Office of the Attorney General
Honorable Tim Curry
Opinion No. JM-964
Re: Authority of a county to make mortgage payments on behalf of its indigent residents (RQ-1413)
Dear Mr. Curry:
You ask whether counties may make mortgage payments on behalf of their indigent residents. Your question is prompted by an administrative rule adopted by the Texas Department of Human Services pursuant to chapter 34 of the Human Resources Code. Two issues must be considered: whether the county has statutory authority to provide such financial assistance and whether such statutory authority is consistent with provisions of the Texas Constitution that require public funds to be spent for public purposes. Attorney General Opinion JM-942 (1988).
Counties in Texas are limited to exercising those powers that are specifically conferred on them by statute or the constitution, but they have broad discretion in exercising express powers. Canales v. Laughlin, 214 S.W.2d 451 (Tex.1948). The statutory authority for the expenditure about which you inquire is found in chapter 34 of the Human Resources Code. That chapter requires the Texas Department of Human Services (the Department) to establish a fund to assist local communities in meeting the needs of individuals and families for temporary emergency relief. Hum.Res.Code s 34.003(a).
The services are funded 50 percent with local funds and 50 percent with matching state funds. The statute authorizes a county commissioners court to apply for a grant to administer the program on behalf of the county. Id. ss 34.002-04. The county must submit to the Department a plan for providing emergency relief, which must include a description of the target population, eligibility criteria to receive services, the nature and scope of benefits to be provided, methods of administration, and a budget that contains the sources of local matching funds. Id. s 34.006(a), (b). The Department shall adopt rules establishing criteria for determining whether a county or other applicant qualifies for a grant-in-aid. Id. s 34.004(d). The Department is also required to develop standards and procedures for the program that permit all counties in the state to participate. Id. s 34.004(f).
The statute is intended to enable local governments to aid needy individuals, including homeless persons. The legislature has acknowledged that local government and nonprofit programs are presently overburdened and that the inability to adequately assist homeless and needy residents causes family, social, and economic instability, as set out in the purpose clause of chapter 34.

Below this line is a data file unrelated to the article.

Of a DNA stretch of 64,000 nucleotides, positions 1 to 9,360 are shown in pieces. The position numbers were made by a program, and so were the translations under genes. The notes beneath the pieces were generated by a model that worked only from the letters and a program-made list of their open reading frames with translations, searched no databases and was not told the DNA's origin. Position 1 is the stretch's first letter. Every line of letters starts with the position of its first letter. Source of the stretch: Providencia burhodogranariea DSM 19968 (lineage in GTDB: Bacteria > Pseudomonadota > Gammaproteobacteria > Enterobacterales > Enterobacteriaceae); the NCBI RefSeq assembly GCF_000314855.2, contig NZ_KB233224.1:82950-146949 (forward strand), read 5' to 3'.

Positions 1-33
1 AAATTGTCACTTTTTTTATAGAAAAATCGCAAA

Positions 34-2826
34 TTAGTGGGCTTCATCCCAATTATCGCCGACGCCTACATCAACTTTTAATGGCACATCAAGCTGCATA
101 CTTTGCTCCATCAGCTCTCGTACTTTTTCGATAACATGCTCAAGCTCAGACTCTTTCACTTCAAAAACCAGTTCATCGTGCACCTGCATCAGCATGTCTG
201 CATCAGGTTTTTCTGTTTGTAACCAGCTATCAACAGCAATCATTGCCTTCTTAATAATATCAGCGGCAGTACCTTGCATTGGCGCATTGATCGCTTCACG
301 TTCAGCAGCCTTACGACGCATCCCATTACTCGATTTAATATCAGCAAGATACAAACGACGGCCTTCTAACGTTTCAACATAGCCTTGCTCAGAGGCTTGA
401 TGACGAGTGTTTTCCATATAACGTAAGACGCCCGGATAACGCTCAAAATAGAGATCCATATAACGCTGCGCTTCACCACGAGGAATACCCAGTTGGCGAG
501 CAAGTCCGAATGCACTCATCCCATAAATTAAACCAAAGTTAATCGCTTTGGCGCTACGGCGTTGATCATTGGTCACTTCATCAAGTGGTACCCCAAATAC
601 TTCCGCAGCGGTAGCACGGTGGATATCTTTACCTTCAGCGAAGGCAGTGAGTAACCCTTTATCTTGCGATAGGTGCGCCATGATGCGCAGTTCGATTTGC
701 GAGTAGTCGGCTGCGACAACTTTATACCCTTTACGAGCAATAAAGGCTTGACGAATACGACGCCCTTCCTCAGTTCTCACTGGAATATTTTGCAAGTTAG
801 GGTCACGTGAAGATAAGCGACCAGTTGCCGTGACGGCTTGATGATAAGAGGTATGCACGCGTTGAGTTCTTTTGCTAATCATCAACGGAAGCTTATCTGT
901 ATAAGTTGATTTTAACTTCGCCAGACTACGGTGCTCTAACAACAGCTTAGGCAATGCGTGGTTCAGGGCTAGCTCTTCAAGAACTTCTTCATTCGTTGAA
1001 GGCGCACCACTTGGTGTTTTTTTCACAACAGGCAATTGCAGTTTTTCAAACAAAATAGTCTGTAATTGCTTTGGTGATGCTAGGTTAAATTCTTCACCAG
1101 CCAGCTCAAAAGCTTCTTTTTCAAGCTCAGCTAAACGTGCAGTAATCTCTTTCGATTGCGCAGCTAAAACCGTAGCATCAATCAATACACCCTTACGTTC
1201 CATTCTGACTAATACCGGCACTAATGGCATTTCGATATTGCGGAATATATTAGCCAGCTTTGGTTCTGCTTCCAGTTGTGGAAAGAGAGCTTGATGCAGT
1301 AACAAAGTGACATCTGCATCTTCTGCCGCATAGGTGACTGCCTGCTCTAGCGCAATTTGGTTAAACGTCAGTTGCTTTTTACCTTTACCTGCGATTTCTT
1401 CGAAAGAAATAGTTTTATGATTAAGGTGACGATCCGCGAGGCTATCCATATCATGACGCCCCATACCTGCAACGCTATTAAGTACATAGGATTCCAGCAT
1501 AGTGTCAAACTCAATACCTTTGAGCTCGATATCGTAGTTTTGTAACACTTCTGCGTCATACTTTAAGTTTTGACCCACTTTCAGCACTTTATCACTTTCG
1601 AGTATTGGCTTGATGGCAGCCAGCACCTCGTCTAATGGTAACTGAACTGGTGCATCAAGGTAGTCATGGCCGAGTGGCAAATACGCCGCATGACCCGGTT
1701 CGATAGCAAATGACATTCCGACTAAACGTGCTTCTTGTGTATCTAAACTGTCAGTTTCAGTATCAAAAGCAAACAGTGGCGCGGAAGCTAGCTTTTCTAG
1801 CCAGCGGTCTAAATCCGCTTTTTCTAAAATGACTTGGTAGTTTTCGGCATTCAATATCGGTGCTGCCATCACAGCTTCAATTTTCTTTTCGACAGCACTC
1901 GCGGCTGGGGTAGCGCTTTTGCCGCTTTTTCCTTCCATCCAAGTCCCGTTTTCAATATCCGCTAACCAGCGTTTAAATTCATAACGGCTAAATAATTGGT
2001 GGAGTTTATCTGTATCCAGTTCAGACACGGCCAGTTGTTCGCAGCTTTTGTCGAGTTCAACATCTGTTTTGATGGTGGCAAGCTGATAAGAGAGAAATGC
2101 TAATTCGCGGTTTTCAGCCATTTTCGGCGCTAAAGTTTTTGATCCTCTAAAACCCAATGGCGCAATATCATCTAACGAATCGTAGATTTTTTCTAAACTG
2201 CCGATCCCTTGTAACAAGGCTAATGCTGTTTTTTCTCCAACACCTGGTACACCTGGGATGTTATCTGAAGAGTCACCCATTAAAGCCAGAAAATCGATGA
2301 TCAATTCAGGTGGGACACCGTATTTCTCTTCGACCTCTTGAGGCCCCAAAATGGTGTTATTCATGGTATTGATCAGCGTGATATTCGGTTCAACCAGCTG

(a) The legislature finds that:
(1) economic and demographic changes have created rapid increases in the number of needy persons who are homeless or without other necessities of basic existence;
(2) local governments and nonprofit service organizations are unable to meet the increased financial burden caused by those changes in various areas of the state; and
(3) the dramatic nature of the emergency relief needs in various localities has contributed to family instability and threatened the social and economic stability of those communities.
(b) The intent of this chapter is to serve a public purpose and the goals of the state by providing state money to match local and any federal money available to provide emergency relief to needy persons.
Hum.Res.Code s 34.001.
Section 34.007 establishes procedures and guidelines for counties to follow in determining eligibility and the frequency and duration of benefits under the program. A county may not set the eligibility level at "less than 75 percent of the federal poverty level based on the Federal Office of Management and Budget Poverty Index in effect at the time the plan is submitted to the Department." Id. s 34.007(c). Assistance "may include the provision of utilities, food, housing, and clothing to needy persons." Id. s 34.007(d) (emphasis added). Pursuant to section 34.004 of chapter 34, the Department adopted the following rules for provision of housing assistance under the program:
[T]he [county, other political subdivision, or non-profit corporation] may deliver the following services:
(1) mass shelter--purchasing cots and blankets and renting space;
(2) emergency rent--paying for one month only to prevent eviction and to provide housing for the homeless;
(3) mortgage assistance--paying for one month only to prevent eviction or closure.... [FN1]
40 T.A.C. s 10.4304(b).
Chapter 34 authorizes the provision of temporary, emergency housing assistance. Homelessness is not a prerequisite to assistance. Rather, prevention of homelessness and promotion of stability are primary purposes of the statute's enactment. These purposes are served by the provision of one month's mortgage assistance to a person or family on the verge of homelessness through eviction or foreclosure on their home. This form of assistance allows the family time to take measures to prevent eviction or foreclosure or to find other housing. We do not see that making a mortgage payment is significantly different from making a rent payment for individuals in this situation.
Indigents do not need to be totally impoverished before assistance may be provided. Attorney General Opinion O-2474 (1940). The legislature, in enacting chapter 34, clearly did not intend that a family must be totally destitute in order to qualify for housing assistance. Instead, one specific restriction the legislature places on the administration of the program is that the eligibility requirement cannot be set lower than at 75 percent of the poverty level established by federal guidelines.